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Calculus - Example 2

A function is a relation between a set of inputs and a set of permissible outputs with the property that each input is related to exactly one output. The notion of a function is one of the most fundamental concepts in mathematics. An example is the function that relates each real number x to its square. The output of a function f corresponding to an input x is denoted by f(x), which is read as "f of x" or "f at x", or simply "f of x", when the context makes it clear. Functions of various kinds appear in many areas of mathematics, and their study is one of the central topics of modern mathematics. There are many ways to describe or represent a function. Some functions may be defined by a formula or algorithm that tells how to compute the output for a given input. Others are given by a picture, called the graph of the function. In science, functions are sometimes defined by a table that gives the outputs for selected inputs. A function could be described implicitly, for example as the inverse to another function or as a solution of a differential equation, or it could be described explicitly, as a formula or as a graph. The input and output of a function could be real numbers, the integers, a subset of the rational numbers, a set of real numbers, or more general objects such as vectors. The set used to define a function is called the domain of the function. The set of permissible outputs

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Eric M.

When an object is rolling without slipping, the rolling friction force is much less than the friction force when the object is sliding; a silver dollar will roll on its edge much farther than it will slide on its flat side (see Section 5.3). When an object is rolling without slipping on a horizontal surface, we can approximate the friction force to be zero, so that $a_x$ and $a_z$ are approximately zero and $v_x$ and $\omega_z$ are approximately constant. Rolling without slipping means $v_x = r\omega_z$ and $a_x = r\alpha_z$ . If an object is set in motion on a surface $without$ these equalities, sliding (kinetic) friction will act on the object as it slips until rolling without slipping is established. A solid cylinder with mass $M$ and radius $R$, rotating with angular speed $\omega_0$ about an axis through its center, is set on a horizontal surface for which the kinetic friction coefficient is $\mu_k$. (a) Draw a free-body diagram for the cylinder on the surface. Think carefully about the direction of the kinetic friction force on the cylinder. Calculate the accelerations $a_x$ of the center of mass and $a_z$ of rotation about the center of mass. (b) The cylinder is initially slipping completely, so initially $\omega_z = \omega_0$ but $v_x =$ 0. Rolling without slipping sets in when $v_x = r\omega_z$ . Calculate the $distance$ the cylinder rolls before slipping stops. (c) Calculate the work done by the friction force on the cylinder as it moves from where it was set down to where it begins to roll without slipping.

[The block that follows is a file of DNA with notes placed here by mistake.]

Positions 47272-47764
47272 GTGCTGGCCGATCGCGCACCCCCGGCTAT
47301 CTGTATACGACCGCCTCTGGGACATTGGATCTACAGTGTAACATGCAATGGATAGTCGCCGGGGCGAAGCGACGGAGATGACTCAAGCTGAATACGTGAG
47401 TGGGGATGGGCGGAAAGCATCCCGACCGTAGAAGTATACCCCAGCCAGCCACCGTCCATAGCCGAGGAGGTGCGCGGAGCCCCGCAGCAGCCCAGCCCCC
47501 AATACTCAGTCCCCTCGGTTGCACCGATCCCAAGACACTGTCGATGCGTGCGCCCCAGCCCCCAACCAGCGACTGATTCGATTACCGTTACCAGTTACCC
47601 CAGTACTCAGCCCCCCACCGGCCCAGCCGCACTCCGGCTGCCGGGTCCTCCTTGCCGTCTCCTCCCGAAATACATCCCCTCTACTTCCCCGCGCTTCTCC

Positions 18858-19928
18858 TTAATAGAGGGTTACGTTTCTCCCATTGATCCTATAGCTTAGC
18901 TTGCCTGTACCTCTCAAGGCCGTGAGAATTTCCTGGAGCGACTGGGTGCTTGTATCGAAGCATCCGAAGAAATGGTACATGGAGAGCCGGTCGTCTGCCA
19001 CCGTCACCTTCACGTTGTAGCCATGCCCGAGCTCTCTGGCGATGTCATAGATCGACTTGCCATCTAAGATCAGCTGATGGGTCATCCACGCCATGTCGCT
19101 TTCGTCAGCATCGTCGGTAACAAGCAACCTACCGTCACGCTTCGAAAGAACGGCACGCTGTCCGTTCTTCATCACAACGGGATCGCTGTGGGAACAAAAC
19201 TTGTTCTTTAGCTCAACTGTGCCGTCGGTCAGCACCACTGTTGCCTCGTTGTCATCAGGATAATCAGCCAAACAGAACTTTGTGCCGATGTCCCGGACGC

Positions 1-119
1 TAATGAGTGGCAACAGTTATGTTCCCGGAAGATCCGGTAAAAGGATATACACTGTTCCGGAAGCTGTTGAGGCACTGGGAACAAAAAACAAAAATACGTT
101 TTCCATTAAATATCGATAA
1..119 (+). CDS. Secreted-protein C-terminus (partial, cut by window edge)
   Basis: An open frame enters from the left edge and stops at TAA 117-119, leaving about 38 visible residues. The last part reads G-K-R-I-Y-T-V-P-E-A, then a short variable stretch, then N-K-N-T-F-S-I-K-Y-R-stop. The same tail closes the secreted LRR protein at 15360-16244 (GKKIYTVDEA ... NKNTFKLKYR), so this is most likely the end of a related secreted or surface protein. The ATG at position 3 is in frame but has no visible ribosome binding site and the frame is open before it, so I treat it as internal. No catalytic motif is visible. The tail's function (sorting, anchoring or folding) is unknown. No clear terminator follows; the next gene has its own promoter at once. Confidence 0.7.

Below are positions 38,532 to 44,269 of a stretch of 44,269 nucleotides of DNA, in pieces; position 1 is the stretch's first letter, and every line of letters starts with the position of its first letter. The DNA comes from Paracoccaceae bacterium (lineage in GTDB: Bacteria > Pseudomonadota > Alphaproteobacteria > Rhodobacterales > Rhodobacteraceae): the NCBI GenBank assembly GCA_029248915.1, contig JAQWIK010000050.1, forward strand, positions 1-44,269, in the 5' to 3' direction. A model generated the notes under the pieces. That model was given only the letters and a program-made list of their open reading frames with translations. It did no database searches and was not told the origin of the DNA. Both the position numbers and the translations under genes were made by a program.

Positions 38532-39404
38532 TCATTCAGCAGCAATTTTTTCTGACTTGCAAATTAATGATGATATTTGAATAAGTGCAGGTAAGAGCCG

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Physics 101 Mechanics

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Video Transcript